In this article Hollar et al. examined the effects of an obesity prevention program in school. This study was a quasi-experimental design that took place over a two year period. It included 5 schools totaling 4588 students. Out of those 5 schools, one was a control school. The intervention strategies that were used included dietary planning, school curriculum and physical activity. Dietary improvements included adding more fruits and vegetable to their diet and by lowering saturated fats and sugary foods. School curriculum improved by teaching students, parents and staff about becoming healthier. The physical activity component improved by increasing the amount of physical activity that the students received during school hours. The students that were involved in the study were students who qualified for a free or a reduced lunch program.
The study found that implementing an obesity prevention program in school can help students to become healthier and perform better academically. All of the schools that had an intervention program decreased their BMI compared to the control school. With a decrease in BMI also came higher reading and math scores in those schools as well.
The limitations in this research included the study population not being random, limited geographic variability and not enough schools acting as controls. I found this article to be very enlightening and would be a very good source for my research. I would like to take this study and duplicate it in some of the schools that I am surrounded by.
In this article Trotter et al. examined if being disadvantaged as a child and as an adult would have a negative effect on BMI (body mass index) levels as an adult. This research article studied the correlation between childhood and adult socioeconomic position (SEP) to BMI levels in adults. Socioeconomic status in children was defined by the mother’s education level as well as the working class of the head of household when the child turned 14. Adult SEP was defined as family income, highest level of education obtained, and working class. This study examined what effect SEP in childhood would have on BMI levels as an adult. A total of 2068 adults (African American, Caucasian and Mexican American) from Los Angeles County were involved in this study.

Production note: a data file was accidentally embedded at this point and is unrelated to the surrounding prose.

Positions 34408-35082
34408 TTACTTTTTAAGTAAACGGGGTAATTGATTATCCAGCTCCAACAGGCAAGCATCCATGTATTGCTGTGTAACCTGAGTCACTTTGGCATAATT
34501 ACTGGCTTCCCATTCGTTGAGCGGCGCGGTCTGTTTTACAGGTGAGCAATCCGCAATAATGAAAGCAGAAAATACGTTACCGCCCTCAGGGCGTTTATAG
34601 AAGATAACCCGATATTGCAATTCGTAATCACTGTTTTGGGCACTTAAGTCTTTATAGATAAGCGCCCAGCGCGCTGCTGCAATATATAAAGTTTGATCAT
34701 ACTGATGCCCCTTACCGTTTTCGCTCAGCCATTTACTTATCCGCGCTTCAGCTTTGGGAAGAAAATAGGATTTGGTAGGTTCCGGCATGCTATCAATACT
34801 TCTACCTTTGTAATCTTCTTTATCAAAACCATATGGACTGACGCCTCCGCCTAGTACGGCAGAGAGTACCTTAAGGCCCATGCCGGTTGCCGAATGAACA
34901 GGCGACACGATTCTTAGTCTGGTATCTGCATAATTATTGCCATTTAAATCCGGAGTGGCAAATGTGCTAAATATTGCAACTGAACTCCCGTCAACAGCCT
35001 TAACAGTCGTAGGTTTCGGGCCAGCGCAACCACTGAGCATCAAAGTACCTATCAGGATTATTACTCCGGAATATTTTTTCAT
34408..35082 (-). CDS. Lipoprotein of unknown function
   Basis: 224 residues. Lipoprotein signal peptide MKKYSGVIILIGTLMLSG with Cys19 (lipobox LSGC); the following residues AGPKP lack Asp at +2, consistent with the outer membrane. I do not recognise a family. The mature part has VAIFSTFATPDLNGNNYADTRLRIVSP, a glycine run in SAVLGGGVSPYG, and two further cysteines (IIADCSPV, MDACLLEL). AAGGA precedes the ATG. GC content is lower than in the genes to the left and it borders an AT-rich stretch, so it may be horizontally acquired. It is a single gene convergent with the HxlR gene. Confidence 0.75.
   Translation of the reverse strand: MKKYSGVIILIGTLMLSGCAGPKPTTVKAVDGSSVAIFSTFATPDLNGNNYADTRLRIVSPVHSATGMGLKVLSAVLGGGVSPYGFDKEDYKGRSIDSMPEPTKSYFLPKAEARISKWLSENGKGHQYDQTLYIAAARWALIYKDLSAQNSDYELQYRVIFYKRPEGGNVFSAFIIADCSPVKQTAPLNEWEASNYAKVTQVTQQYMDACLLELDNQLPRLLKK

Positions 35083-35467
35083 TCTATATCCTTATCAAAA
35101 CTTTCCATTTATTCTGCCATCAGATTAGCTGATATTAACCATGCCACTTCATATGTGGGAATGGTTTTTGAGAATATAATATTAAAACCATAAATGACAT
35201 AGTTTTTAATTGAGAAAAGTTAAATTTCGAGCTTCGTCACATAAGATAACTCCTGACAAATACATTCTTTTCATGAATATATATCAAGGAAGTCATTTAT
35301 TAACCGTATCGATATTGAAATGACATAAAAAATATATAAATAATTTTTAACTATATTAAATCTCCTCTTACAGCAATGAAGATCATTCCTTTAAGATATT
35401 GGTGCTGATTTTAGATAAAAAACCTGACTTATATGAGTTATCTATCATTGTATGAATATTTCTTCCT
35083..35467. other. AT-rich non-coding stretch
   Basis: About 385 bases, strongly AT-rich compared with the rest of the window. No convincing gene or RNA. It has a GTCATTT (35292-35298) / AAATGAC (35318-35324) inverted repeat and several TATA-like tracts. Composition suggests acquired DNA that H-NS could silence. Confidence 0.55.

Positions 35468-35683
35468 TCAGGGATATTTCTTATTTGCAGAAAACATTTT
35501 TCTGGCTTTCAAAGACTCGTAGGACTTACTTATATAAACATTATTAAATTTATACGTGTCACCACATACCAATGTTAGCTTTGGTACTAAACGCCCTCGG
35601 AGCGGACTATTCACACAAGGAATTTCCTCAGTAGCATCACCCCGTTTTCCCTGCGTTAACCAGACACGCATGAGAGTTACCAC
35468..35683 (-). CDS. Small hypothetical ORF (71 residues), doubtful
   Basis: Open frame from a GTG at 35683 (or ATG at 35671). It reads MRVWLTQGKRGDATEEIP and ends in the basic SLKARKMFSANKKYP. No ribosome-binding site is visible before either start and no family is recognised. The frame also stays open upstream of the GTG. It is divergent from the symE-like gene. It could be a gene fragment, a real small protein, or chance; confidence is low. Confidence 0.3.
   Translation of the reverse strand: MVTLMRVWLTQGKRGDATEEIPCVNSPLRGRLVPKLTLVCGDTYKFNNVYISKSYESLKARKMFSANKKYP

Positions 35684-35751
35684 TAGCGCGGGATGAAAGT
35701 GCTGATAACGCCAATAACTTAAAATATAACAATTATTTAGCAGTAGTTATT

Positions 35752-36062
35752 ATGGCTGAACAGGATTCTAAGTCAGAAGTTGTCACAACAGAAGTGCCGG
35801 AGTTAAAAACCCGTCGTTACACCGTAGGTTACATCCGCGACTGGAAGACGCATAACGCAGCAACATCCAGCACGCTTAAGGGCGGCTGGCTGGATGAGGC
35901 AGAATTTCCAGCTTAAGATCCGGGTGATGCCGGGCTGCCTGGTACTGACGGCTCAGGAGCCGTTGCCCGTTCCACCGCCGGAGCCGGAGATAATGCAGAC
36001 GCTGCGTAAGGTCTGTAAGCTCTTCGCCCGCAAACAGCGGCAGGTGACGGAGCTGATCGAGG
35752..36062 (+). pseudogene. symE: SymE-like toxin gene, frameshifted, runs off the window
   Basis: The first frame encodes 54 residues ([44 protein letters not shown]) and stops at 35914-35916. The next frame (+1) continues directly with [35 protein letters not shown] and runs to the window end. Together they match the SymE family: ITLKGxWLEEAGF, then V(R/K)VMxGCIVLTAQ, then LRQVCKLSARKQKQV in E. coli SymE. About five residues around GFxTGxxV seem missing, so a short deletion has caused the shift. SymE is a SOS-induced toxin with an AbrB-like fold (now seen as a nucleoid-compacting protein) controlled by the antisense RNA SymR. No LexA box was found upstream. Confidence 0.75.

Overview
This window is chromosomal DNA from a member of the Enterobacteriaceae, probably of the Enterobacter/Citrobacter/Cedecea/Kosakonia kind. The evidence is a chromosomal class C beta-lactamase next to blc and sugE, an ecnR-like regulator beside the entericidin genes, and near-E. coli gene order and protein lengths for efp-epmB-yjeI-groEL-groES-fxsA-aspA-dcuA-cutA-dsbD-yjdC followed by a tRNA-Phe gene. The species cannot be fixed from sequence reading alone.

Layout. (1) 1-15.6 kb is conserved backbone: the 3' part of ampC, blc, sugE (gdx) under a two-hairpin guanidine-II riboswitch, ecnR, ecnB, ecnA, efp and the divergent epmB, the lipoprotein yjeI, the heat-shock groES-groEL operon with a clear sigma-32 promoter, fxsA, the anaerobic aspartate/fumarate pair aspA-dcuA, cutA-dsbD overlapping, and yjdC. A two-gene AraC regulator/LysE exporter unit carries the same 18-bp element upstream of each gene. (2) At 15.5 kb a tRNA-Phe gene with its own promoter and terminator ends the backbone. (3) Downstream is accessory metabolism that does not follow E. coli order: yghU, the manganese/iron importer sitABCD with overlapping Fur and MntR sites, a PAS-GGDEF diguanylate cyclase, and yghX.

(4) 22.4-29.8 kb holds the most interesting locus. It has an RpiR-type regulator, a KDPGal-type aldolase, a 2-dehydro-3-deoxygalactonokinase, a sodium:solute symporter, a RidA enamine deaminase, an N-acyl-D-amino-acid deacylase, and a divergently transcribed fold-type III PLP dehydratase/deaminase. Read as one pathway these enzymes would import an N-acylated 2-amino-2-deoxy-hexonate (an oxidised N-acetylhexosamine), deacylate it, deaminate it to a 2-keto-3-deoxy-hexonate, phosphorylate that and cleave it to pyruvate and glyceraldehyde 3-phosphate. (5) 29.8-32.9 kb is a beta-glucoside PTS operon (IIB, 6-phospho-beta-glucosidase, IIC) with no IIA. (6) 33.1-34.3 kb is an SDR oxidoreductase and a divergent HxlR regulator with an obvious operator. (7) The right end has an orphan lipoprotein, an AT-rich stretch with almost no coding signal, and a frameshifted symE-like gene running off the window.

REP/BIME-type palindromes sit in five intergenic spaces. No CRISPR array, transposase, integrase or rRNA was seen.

The research suggests that childhood SEP played a big part in BMI results in African American adults. However it did not seem to have the same effect on Mexican Americans. They were mostly affected by adult SEP related to household income. Maternal education levels were the determining factor in Caucasians. The higher level of education that was obtained by the mother resulted in lower BMI levels as an adult. Adult SEP did not show any signs affecting BMI in African Americans or Caucasians.
There were some limitations in this study which included missing data being reported and a vague measure of childhood SEP. The author suggests that future studies revamp the previously mentioned...